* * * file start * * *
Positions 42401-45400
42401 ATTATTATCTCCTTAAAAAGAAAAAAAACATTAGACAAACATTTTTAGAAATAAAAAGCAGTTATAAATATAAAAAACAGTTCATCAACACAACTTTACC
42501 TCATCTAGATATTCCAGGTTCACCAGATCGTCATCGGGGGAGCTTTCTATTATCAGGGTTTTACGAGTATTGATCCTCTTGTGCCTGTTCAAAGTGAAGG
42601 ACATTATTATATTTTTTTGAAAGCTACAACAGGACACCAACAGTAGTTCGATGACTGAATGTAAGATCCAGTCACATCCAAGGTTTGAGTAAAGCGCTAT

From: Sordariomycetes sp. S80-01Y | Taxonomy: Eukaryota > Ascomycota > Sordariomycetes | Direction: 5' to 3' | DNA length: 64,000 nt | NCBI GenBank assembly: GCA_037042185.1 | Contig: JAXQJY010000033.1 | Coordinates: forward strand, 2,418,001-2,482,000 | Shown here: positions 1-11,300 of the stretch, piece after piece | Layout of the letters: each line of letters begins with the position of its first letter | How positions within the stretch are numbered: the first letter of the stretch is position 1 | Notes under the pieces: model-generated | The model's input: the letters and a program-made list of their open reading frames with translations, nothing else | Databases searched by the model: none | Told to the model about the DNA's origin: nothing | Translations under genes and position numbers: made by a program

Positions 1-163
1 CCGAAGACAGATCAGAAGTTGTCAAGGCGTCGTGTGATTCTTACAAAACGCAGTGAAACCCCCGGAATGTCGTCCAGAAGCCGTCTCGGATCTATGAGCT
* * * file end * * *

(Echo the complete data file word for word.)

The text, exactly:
Positions 42401-45400
42401 ATTATTATCTCCTTAAAAAGAAAAAAAACATTAGACAAACATTTTTAGAAATAAAAAGCAGTTATAAATATAAAAAACAGTTCATCAACACAACTTTACC
42501 TCATCTAGATATTCCAGGTTCACCAGATCGTCATCGGGGGAGCTTTCTATTATCAGGGTTTTACGAGTATTGATCCTCTTGTGCCTGTTCAAAGTGAAGG
42601 ACATTATTATATTTTTTTGAAAGCTACAACAGGACACCAACAGTAGTTCGATGACTGAATGTAAGATCCAGTCACATCCAAGGTTTGAGTAAAGCGCTAT

From: Sordariomycetes sp. S80-01Y | Taxonomy: Eukaryota > Ascomycota > Sordariomycetes | Direction: 5' to 3' | DNA length: 64,000 nt | NCBI GenBank assembly: GCA_037042185.1 | Contig: JAXQJY010000033.1 | Coordinates: forward strand, 2,418,001-2,482,000 | Shown here: positions 1-11,300 of the stretch, piece after piece | Layout of the letters: each line of letters begins with the position of its first letter | How positions within the stretch are numbered: the first letter of the stretch is position 1 | Notes under the pieces: model-generated | The model's input: the letters and a program-made list of their open reading frames with translations, nothing else | Databases searched by the model: none | Told to the model about the DNA's origin: nothing | Translations under genes and position numbers: made by a program

Positions 1-163
1 CCGAAGACAGATCAGAAGTTGTCAAGGCGTCGTGTGATTCTTACAAAACGCAGTGAAACCCCCGGAATGTCGTCCAGAAGCCGTCTCGGATCTATGAGCT